Talkin’ bout a revolution
So far the year for careers guidance has been one of revolution and change, with a new government policy for CEIAG which includes the Baker Clause[i] allowing further education training provider’s greater access to students within schools. Alongside this we have seen a reinvigorated National Careers Week #NCW2018 and greater partnership working between key agencies within Kent, including the Careers Enterprise Company, Support for Schools (DWP) and ourselves; it is a world of change and transformation.
With all of this high energy work, it is easy to overlook other areas of transformation within careers guidance and for our clients themselves, notably within the areas of apprenticeships and university applications. It is the former which, many of us are aware, with the continued roll out of the apprenticeship levy[ii] and events at a national and local level to support employers, potential apprentices, teachers and parents/carers with applying for and setting up apprenticeships[iii], including the forthcoming National Apprenticeship Show at the Detling Showground, Kent on the 20th and 21st March[iv] where CXK will be exhibiting and providing support. Such events help to promote a shared optimism and recognition with regards apprenticeships, recognising their place and importance within career development. In addition, these events help to highlight the numerous pre-apprenticeship pathways which are available, from school through to study programmes[v], helping our clients and students become ready for the work place. For anyone considering an apprenticeship we have put together this handout to help with their apprenticeship searching and applications.
A second, more subtle area of transformation that may have passed some students and teachers by is that of the Longitudinal Education Outcomes (LEO) data (which we saw released several months ago). Many year 12 students in schools and colleges are now beginning to research and explore the potential pathways which higher education has to offer. These vary from School Leaver Schemes[i] (many of which now include higher and degree apprenticeships) through to traditional university pathways. To help them make an informed choice we encourage them to visit universities, attend taster events and explore league tables and data sets of various sorts, from the new TEF[ii] tables through to the KIS[iii] and traditional guides underpinned by the HEFCE related data[iv]. It is through the new LEO datasets, however, that we have a new source which fundamentally changes the landscape of the information which is available for students to use in making their decisions.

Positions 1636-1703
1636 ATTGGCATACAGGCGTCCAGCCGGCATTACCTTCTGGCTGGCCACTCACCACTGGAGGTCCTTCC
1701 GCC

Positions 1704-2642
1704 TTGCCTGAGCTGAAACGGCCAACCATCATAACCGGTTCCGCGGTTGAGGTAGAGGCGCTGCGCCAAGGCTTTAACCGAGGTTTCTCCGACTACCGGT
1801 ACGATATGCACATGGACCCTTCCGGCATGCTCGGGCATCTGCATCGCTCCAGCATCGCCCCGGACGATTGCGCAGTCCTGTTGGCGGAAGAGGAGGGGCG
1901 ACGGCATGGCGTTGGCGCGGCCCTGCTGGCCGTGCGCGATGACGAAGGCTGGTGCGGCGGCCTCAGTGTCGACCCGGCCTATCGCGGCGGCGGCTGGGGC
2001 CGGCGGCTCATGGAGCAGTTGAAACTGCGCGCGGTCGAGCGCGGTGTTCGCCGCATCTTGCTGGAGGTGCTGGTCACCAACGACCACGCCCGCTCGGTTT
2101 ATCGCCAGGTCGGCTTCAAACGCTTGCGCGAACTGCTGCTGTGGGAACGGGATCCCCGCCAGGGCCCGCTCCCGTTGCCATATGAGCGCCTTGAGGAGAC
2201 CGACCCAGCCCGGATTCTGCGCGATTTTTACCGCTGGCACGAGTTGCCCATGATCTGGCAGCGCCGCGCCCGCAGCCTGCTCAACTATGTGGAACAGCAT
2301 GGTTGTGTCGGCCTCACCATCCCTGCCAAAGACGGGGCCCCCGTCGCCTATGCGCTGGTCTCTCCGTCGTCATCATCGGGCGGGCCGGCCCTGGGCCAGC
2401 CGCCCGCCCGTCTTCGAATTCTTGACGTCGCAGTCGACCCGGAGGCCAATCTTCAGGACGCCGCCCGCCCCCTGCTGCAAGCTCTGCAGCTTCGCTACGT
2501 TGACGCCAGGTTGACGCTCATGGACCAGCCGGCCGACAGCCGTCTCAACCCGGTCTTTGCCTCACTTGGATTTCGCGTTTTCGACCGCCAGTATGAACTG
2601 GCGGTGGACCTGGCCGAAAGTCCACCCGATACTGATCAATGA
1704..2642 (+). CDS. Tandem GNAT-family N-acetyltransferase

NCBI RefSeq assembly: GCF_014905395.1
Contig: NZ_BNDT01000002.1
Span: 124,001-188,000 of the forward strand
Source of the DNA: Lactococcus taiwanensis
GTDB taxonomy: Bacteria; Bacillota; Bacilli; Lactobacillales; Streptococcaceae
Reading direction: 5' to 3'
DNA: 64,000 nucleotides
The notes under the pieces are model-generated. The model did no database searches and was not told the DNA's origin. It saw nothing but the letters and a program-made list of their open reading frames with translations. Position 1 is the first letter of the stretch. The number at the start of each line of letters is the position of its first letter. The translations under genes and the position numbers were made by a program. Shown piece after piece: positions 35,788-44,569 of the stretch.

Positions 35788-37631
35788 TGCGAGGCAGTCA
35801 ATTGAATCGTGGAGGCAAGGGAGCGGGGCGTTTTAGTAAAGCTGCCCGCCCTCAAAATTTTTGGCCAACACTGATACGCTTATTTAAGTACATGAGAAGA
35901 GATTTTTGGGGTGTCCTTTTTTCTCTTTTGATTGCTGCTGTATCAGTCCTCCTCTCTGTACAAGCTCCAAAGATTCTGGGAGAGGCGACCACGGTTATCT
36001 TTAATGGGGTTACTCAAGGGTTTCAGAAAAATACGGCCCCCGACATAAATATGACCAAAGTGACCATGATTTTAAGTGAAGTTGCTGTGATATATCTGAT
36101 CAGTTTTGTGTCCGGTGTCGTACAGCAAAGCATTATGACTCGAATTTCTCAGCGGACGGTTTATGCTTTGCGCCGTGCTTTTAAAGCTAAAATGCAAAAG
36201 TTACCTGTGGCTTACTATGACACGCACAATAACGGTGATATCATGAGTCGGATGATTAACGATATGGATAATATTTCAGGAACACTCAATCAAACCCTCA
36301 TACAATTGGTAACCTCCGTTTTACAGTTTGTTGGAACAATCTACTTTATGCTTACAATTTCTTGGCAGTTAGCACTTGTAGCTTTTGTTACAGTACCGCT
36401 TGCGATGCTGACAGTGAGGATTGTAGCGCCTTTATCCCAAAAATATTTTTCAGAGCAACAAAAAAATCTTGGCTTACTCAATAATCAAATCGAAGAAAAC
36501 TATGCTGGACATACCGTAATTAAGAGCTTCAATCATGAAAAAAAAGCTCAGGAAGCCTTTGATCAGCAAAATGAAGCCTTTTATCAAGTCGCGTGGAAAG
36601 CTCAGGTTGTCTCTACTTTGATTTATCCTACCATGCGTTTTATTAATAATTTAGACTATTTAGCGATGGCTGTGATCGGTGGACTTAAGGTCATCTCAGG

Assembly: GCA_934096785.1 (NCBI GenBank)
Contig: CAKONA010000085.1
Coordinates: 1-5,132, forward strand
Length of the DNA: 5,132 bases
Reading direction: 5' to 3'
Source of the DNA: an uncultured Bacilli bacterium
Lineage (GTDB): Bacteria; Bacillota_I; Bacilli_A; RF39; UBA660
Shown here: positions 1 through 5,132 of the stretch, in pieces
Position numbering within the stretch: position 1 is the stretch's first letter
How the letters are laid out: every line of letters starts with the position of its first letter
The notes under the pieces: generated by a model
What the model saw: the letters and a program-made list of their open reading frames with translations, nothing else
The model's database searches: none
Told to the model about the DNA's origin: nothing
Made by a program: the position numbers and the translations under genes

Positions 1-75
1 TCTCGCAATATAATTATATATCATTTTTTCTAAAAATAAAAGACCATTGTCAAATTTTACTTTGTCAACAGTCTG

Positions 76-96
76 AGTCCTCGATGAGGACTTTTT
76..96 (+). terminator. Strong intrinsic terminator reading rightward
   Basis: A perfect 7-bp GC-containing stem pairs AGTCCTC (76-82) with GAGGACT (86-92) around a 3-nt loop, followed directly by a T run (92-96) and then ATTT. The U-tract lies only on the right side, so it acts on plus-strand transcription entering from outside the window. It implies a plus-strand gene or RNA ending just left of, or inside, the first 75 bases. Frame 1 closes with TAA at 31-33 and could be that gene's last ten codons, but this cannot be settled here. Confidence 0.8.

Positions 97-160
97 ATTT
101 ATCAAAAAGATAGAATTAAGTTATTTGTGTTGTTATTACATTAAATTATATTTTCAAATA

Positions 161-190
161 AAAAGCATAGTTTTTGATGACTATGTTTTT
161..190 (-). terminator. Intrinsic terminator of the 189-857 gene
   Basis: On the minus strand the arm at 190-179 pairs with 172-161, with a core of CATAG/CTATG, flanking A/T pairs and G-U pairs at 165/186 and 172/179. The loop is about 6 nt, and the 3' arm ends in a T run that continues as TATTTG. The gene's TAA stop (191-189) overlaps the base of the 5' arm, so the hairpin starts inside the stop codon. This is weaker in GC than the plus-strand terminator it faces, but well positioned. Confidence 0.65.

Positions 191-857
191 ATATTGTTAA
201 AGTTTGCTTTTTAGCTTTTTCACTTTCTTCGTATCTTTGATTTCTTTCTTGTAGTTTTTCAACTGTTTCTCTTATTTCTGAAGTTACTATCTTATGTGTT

It has been a quiet revolution with many students having their assumptions gently challenged resulting in a growth of understanding. It has been through their independent careers advisers that many students have been introduced to this data. For several months now I have seen students use the multiple LEO datasets alongside the more traditionally available data, to make sense of possibilities. So what is it that has made this LEO data[v] so much more transformational?
LEO data is taken five years after graduation rather than the six months after graduation which other sources use. It is at five years after graduation whereby students have certain expectations (rightly or wrongly) on the return from their studies. Although there are several sites where this LEO data can be found, the most popular site is that hosted by Andy Gardner (co-author of the University Interviews Guide[vi], author of Informed Choices[vii] and all round career management guru). Found at the Central Careers Hub, Andy provides insightful interpretations of the data in his ‘explainer notes’ as well as crucial caveats; as the data is talking about students who graduated five years ago and lacking in ‘real time’ validity but not lacking in currency.
From using it with students in conjunction with the more traditional data sets, guiding students to read between the lines and analyse the differences between the data and the marketing provided by universities, has allowed students far more acuity with regards what the data represents than ever before. If you are helping students with their research, you can find our useful Higher Education handout here to support them.
It is indeed, a quiet revolution which I have observed in schools across Kent, yet one which is gaining momentum and threatens to become a far noisier revolution with far reaching consequences for higher education, the graduate job market, social mobility and the decision making processes of students. I look forward to similar accessible and student friendly longitudinal datasets becoming available in the future of those who take up apprenticeships, as it is in such data that there is nowhere to hide and truths which can be set free.
Monday 12th March 2018